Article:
Hardening the grid against weather and climate should still be the top priority, said Joshua D. Rhodes, a research scientist at the University of Texas at Austin who specializes in energy issues. But in energy circles throughout Texas, defending it against intentional physical attacks is becoming a more-discussed topic.
“If the pace continues to pick up, it’ll definitely need to be moved up the priority list when it comes to hardening the grid if we see some copycat activity like that here,” Rhodes said.
Power infrastructure is vulnerable to attacks because there is so much of it, with the Electric Reliability Council of Texas managing more than 1,030 generating units across the state. It’s relatively simple to use Google Maps to see where a particular power plant lies, where lines go and where your nearest substation is. And it doesn’t take much to cause significant damage.
“If you’re a good shot, even from a few hundred yards you could do real damage to pieces of our infrastructure that are really critical,” Rhodes said. “It wouldn’t be that difficult.”
A single attack against a lone substation wouldn’t be difficult for the grid to overcome. What worries Rhodes and other experts in energy and extremism is a coordinated plot against several substations at once — causing a cascading power failure that could wreak havoc across the state. That type of failure would be difficult for Texas to handle because of its isolated grid — disconnected from the rest of the country.
“It would be relatively easy to take down the Texas grid with a coordinated attack on a couple of major nodes,” said Hirs, the Houston energy consultant. “That would cripple the nation. With 26 million people without power for an extended amount of time, how many Berlin airlifts would we need? No drinking water, no ability to get fuel out of the ground. No healthcare, no traffic lights. The social fabric would be rendered instantly.”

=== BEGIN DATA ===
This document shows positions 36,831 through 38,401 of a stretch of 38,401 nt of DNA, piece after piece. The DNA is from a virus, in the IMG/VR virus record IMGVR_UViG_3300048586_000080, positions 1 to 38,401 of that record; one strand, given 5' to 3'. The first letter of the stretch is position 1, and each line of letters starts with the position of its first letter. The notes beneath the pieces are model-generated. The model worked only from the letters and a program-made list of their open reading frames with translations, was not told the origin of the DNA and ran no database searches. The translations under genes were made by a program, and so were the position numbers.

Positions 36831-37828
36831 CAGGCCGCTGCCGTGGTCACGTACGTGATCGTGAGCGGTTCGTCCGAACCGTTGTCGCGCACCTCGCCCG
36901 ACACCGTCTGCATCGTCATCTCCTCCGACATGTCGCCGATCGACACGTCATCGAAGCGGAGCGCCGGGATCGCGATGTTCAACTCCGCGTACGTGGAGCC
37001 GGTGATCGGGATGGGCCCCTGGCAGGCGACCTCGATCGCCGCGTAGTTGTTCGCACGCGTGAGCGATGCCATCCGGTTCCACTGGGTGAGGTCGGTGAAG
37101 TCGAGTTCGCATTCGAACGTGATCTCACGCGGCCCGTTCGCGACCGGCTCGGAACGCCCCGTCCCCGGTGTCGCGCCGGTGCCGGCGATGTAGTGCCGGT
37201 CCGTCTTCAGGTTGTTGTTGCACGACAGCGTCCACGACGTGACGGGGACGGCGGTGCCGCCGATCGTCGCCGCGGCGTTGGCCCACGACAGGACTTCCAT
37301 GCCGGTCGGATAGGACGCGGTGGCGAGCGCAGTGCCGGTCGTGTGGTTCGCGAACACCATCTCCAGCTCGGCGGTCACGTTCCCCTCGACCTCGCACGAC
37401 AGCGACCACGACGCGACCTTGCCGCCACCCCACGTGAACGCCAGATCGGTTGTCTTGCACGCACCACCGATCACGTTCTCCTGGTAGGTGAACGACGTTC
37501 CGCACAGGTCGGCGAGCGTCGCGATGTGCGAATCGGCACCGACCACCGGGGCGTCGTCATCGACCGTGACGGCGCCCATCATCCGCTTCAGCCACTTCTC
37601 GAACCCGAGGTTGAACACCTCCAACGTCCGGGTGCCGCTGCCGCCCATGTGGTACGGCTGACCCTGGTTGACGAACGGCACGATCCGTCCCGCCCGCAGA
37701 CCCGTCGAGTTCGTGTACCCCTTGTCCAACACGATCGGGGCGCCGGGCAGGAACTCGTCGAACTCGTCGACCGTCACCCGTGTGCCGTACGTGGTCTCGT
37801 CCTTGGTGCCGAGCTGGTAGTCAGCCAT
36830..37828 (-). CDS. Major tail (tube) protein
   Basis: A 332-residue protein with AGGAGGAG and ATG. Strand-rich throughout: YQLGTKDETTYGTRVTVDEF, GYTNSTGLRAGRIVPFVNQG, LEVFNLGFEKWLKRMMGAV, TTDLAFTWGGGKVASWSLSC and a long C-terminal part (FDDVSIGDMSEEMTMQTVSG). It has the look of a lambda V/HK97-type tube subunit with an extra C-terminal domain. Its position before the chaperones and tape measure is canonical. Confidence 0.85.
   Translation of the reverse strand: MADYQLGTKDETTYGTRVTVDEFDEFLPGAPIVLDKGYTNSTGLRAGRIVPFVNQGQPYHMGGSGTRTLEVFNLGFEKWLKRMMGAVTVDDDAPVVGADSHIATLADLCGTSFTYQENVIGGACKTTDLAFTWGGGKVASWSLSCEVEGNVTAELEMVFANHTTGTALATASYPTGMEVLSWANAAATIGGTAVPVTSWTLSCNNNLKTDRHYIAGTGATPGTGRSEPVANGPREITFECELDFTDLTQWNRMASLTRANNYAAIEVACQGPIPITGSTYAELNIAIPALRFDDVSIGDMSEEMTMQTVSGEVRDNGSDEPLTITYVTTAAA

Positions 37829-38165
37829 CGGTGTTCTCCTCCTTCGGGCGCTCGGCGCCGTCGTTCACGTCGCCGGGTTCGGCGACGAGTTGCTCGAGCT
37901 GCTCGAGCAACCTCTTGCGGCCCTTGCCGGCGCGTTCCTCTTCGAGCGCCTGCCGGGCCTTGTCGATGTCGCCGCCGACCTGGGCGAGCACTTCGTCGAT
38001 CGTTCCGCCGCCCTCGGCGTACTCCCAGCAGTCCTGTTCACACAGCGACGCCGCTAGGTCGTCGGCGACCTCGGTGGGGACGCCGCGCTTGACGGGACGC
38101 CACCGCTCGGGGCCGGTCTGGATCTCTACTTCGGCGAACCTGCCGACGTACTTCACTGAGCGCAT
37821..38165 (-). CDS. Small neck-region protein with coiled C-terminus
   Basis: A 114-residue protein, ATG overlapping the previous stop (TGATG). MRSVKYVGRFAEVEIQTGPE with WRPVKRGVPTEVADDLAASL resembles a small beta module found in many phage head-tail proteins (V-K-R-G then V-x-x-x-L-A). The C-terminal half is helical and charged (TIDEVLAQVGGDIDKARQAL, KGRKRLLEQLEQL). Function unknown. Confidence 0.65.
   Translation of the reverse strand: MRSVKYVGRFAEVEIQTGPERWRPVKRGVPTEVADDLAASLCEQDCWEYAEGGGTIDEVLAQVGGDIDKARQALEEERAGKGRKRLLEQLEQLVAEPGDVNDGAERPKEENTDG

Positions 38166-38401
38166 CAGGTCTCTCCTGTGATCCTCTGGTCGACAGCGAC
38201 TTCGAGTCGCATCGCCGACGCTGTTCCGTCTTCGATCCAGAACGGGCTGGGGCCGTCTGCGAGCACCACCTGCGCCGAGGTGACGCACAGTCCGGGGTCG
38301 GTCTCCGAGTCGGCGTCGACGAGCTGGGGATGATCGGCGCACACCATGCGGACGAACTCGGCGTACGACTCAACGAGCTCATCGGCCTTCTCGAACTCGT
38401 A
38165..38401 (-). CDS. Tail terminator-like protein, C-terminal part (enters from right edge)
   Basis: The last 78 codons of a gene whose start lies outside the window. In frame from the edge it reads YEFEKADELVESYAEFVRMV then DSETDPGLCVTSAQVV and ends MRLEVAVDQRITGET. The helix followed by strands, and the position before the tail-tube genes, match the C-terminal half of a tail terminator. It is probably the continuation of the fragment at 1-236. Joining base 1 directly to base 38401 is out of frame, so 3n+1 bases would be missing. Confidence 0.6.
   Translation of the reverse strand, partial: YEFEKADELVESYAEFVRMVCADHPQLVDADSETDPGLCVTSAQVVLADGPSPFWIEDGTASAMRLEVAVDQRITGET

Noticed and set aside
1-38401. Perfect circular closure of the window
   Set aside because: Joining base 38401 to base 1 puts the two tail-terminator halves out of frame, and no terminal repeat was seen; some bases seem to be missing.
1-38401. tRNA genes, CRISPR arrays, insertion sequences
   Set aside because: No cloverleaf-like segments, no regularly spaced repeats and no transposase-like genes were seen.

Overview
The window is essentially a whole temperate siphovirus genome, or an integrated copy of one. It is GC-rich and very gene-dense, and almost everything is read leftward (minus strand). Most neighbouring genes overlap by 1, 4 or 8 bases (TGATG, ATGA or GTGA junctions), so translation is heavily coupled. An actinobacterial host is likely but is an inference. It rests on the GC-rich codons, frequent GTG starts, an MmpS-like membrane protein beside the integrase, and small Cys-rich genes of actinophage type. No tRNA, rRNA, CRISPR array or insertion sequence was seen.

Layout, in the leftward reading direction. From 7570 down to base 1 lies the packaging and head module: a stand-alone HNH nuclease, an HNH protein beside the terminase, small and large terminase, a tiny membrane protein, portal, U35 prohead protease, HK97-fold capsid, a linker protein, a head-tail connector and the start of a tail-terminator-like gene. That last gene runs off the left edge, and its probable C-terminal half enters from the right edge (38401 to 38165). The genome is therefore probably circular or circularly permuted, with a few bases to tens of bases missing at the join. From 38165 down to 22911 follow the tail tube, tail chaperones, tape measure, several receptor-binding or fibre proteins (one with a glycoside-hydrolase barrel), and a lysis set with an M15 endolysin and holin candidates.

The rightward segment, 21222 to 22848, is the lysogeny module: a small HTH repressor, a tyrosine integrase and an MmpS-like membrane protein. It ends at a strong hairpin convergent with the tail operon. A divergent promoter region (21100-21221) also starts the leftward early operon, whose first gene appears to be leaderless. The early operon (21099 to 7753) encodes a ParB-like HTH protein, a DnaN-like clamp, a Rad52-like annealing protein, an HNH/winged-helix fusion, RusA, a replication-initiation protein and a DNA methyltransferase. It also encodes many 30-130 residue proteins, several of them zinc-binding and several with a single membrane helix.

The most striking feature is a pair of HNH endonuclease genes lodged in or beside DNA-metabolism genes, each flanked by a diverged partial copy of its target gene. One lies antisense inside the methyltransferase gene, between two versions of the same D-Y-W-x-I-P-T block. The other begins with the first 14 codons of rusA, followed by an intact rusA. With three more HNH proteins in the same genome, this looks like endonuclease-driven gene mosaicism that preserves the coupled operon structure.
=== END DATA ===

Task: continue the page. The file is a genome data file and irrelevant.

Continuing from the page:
Some low-tech measures could be taken to protect the grid, Rhodes said, including adding opaque fencing around pieces of critical infrastructure. Hirs said 24/7 surveillance is becoming more ubiquitous and serves as a relatively low-cost protection measure.
Reached for comment, ERCOT referred The Dallas Morning News to its cybersecurity page, which says the grid operator “prepares year-round for any type of threat to the electric system,” and uses industrywide security best practices.
“Whether the threat is cyber or physical, ERCOT continually invests in trained staff and resources to help keep the electric grid safe,” the page says.
Neo-Nazi group has Texas ties